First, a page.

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Sir Arthur SULLIVAN (1842-1900) HMS Pinafore, comic opera with dialogue (1879)
Libretto by WS Gilbert
Sir Joseph Porter –John Reed (baritone) Hebe –Pauline Wales (mezzo-soprano) Captain Corcoran –Thomas Lawlor (baritone) Little Buttercup –Christine Palmer (contralto) Ralph Rackstraw –Ralph Mason (tenor) Josephine –Valerie Masterson (soprano) Dick Deadeye –John Ayldon (bass-baritone) Bob Becket – Arthur Jackson (bass) Bob Bobstay –Jon Ellison (baritone)
Royal Philharmonic Orchestra/James Walker
rec. 14-15 February 1971, West Hampstead Studios, London ELOQUENCE 482 5357 [59:13 + 37:02]
First issued on the Phase 4 label in 1971, this recording has had a love/hate relationship with its audience, yet it provides a rare example of the work of James Walker as conductor and for this reason is of interest. It was the work of American Tony D’Amato, a brash producer, who introduced Decca’s gimmick of Phase 4, where focus is put on technicalities like stereo pans and effects rather than concentrating on the subtle balance between singer and orchestra.
The cast is excellent: Valerie Masterson is exquisite as Josephine and delivers her “Sad is her lot” in legato style with tenderness and much sensitivity, never forcing herself. The diction of pleasantly-toned Ralph Mason’s Ralph Rackstraw is somewhat affected to depict a lowly mariner in “A maiden fair to see”, while Thomas Lawlor makes a good Captain and Christine Palmer - a light contralto - is more appealing than the heavier contraltos of other recordings.
Walker’s fast pace promotes an energetic reading of the score especially in the Act I finale; his overture is excellent and gives the opera a cheery start. James Walker is little-known as a conductor, but he understudied Godfrey from 1964 until Godfrey retired and then became D’Oyly Carte’s musical director from 1968 until his departure in 1971. More importantly, he was previously Decca’s house producer, who produced the series of excellent D’Oyly Carte recordings of the late 50s and early 60s — they sold like hot cakes. Here, Walker combines the latent skills of producer with his musical knowledge of G&S and excellent chorus training. To me, the release has many technical short-comings, the worst being the forward-placed voices that mask Sullivan’s orchestral detail. Could James Walker, as a former Decca producer, have pointed out these balance errors and other incompetencies and so for spite the orchestra is deliberately faded down, despite the Philharmonic being one of the best orchestras available? Where singing is deliberately distant, as in “Over the bright blue sea”, an exaggerated reverberation is given that comes across as artificial. Both dialogue and soloists are closely miked as in a radio play broadcast.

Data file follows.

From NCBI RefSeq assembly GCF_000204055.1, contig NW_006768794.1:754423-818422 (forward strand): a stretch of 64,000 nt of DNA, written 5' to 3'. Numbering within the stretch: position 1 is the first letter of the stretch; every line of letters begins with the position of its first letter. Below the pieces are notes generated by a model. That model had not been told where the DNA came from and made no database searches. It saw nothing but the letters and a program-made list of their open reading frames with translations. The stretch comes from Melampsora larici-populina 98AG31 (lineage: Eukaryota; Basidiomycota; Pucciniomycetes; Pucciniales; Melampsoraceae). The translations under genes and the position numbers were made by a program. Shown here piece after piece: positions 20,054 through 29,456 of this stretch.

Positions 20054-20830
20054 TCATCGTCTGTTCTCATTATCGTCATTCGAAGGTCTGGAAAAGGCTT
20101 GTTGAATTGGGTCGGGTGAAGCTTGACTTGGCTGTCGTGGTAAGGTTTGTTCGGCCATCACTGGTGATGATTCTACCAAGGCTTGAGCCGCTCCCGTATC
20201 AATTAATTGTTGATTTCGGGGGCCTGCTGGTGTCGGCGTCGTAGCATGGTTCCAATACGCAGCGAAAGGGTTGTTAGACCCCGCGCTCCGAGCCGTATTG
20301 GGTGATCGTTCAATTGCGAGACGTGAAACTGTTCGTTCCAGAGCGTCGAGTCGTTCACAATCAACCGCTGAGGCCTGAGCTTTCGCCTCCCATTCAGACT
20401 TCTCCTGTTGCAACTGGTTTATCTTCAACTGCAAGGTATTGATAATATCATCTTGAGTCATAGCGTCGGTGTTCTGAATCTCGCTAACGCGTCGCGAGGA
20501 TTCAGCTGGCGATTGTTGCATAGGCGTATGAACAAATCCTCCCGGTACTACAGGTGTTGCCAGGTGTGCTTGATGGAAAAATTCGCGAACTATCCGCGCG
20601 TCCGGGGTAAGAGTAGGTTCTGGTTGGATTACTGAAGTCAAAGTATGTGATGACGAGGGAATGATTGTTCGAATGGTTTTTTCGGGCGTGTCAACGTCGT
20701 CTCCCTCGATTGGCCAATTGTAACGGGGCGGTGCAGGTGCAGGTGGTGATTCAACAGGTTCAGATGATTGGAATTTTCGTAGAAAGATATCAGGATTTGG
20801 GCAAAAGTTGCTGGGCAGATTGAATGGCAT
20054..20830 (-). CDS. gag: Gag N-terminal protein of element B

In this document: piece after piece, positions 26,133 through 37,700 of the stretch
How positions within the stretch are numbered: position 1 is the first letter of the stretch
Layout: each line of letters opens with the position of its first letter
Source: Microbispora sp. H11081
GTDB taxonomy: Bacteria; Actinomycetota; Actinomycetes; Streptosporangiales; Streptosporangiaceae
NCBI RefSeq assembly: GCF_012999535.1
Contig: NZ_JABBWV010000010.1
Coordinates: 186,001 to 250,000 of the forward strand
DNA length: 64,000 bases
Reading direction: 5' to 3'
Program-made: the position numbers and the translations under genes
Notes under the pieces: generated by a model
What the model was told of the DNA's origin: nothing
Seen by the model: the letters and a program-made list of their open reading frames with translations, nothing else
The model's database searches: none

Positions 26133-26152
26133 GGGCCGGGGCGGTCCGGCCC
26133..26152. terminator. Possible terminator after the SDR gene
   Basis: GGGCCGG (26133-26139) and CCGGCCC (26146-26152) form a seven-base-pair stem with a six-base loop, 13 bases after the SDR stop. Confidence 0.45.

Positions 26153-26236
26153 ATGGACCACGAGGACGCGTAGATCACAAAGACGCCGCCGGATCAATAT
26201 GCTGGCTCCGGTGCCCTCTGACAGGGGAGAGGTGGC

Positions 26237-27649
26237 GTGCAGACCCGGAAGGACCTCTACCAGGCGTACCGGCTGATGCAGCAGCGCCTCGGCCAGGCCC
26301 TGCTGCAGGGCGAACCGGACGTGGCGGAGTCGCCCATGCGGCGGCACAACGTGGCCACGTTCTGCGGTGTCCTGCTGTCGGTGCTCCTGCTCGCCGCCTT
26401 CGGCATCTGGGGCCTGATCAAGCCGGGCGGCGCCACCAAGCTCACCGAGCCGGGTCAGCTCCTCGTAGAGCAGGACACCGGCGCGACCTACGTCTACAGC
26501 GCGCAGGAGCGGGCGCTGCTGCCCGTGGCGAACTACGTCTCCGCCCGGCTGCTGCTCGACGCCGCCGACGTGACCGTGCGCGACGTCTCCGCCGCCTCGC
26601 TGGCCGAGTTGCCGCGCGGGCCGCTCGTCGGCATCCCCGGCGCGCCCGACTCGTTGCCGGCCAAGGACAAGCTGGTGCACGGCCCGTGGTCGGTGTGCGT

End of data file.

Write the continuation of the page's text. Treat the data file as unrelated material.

In the series of Phase 4 recordings, the producer obsessively provided additional and over-the-top sound effects. Ian Bond has made an analysis of the reissues of the Phase 4 series and notes that the sound effects have been subdued in these re-issues. The acoustic is unusually dry and does not flatter the solo singing. Raucous seagulls and sea effects have been subdued in this release and exterior recording of shouts to “Present arms” has a totally different ambience that does not blend with that of the studio ambience. John Reed’s introductory song as Sir Joseph is placed so far forward that it becomes unmusical despite the extra clarity of diction. The delivery of dialogue is spoken as in a natural conversation, rather than a stage presentation, delivered with little energy or emphasis, whereas stage dialogue would have been different, I suggest. It is because of these artificialities that the recording was widely dubbed the “most detested of all D’Oyly Carte recordings”. Although the intrusive sound effect elements seem to have been successfully reduced to a tolerable level in this reissue, the balance of soloists with orchestra is far from ideal and the dry acoustic gives no evidence of “The Decca Sound’.
There are good notes by Graham Rogers on the background to the opera, its history and Italian influence, as well as fresh material on James Walker, and circumventing the well-known opera plot makes interesting reading.
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